The least expensive way to join the Challenger’s brotherhood of muscle is through the entry-level V-6 model—the only two-door muscle car to offer all-wheel drive. Get behind the wheel of any R/T model to experience the sound and fury of a Hemi V-8, either a 375-hp 5.7-liter or a 485-hp 6.4-liter. We review the supercharged SRT Hellcat separately. Compared with the Chevy Camaro or Ford Mustang, the Challenger is larger and less athletic. However, it rides smoother and offers more comfortable passenger accommodations. And while the 2022 Challenger is marred by mediocre interior materials and an unsatisfying manual transmission, it’s still a cool coupe that regularly reminds its driver of a bygone era.
What’s New for 2022?
For 2022, Dodge does what Dodge does by not making any significant changes to the Challenger lineup. The only difference between last year’s models is that the R/T Scat Pack now includes a deluxe security alarm. This feature is also now included with the Convenience Group package.
Pricing and Which One to Buy
We’d select the R/T Scat Pack model for its 485-hp 6.4-liter V-8. Believe it or not, we’d opt for the $1595 eight-speed automatic over the standard manual transmission because it’s much more responsive than the slushy-feeling stick shift. We’d also add the adaptive dampers for adjustable ride quality, and the Dynamics package for its wide 20-inch wheels, six-piston Brembo front brakes, and leather-wrapped steering wheel. The Plus package improves the interior with ambient lighting, faux-sued seat inserts, and much nicer materials on the dashboard and doors. It requires the Driver Convenience Group, too, which brings blind-spot monitoring, rear-cross-traffic alert, power mirrors, and high-intensity-discharge headlights.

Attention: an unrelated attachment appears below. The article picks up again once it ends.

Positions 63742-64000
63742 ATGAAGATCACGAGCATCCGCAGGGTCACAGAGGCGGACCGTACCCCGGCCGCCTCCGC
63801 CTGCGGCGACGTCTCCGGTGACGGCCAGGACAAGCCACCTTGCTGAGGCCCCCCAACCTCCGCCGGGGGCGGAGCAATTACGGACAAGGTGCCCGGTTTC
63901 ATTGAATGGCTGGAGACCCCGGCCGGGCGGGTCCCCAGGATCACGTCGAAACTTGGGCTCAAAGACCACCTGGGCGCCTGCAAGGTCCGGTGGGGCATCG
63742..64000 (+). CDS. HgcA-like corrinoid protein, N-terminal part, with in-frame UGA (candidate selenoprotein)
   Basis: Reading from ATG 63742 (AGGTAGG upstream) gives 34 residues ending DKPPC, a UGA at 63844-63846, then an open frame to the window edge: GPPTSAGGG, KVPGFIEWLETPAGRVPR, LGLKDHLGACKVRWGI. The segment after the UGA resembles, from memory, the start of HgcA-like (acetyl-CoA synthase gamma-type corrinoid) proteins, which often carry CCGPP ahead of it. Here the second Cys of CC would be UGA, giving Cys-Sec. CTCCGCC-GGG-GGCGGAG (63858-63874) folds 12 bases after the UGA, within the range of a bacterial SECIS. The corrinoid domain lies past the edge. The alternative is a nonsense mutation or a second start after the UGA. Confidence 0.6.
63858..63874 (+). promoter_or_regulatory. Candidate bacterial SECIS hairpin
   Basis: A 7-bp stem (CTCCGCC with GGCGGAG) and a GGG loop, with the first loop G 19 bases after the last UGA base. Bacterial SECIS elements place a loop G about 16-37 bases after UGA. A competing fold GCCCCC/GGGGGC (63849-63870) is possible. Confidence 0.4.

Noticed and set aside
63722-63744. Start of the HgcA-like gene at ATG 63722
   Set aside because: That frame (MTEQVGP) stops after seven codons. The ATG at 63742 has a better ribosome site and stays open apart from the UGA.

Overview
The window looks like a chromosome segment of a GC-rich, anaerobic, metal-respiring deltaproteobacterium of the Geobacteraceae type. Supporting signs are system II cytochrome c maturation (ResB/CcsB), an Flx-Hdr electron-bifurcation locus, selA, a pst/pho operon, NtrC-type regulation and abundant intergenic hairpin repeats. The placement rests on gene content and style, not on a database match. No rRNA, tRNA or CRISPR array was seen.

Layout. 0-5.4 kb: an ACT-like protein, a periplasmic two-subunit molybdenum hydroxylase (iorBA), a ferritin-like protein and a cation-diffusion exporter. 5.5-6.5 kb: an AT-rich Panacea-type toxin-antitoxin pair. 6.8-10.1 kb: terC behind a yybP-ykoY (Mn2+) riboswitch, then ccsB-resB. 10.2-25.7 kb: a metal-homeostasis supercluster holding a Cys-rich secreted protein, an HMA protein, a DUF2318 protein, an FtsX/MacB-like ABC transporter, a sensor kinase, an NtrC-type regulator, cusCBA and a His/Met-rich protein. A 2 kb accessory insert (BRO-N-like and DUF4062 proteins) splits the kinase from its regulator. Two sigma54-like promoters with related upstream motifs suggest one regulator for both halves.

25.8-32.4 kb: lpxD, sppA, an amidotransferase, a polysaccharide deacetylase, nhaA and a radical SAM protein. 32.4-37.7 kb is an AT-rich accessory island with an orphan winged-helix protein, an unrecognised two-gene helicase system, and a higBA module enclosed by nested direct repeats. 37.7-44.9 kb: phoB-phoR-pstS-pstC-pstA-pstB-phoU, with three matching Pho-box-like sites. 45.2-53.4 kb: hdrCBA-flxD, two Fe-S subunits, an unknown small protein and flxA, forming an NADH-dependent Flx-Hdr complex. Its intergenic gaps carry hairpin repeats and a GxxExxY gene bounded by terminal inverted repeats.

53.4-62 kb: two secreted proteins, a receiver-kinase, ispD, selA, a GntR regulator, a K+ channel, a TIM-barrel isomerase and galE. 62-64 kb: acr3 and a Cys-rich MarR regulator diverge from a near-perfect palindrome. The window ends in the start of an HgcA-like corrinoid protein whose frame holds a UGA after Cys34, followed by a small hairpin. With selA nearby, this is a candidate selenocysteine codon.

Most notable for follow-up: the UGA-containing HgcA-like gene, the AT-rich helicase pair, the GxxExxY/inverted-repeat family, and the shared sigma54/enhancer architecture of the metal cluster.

Engine, Transmission, and Performance
The Challenger’s base 305-hp V-6 won’t satisfy thrill-seekers. The modest engine mates exclusively to the eight-speed automatic. The Dodge’s Hemi V-8 engines are another story. The 375-hp 5.7-liter we tested had plenty of juice to powerslide on demand, and its guttural growl was gratifying. Those looking to maximize the Challenger’s potential will want the 6.4-liter V-8, which produces 485 horsepower and 475 pound-feet of torque. We also drove the T/A 392 with the automatic and baritone roar when prodded. The Challenger hustles through corners like a raging bull seeing red, snorting aggressively, and swaying threateningly. The burly Dodge is a muscle car in the truest sense: It’s better on the street and the drag strip than on two lanes and road courses. Compared with the sharper and stickier handling of the Camaro and Mustang, however, the Challenger is too soft in tight turns and its steering is too numb. The slow-to-react helm is well suited to leisurely drives and easily controlled power-induced tail slides.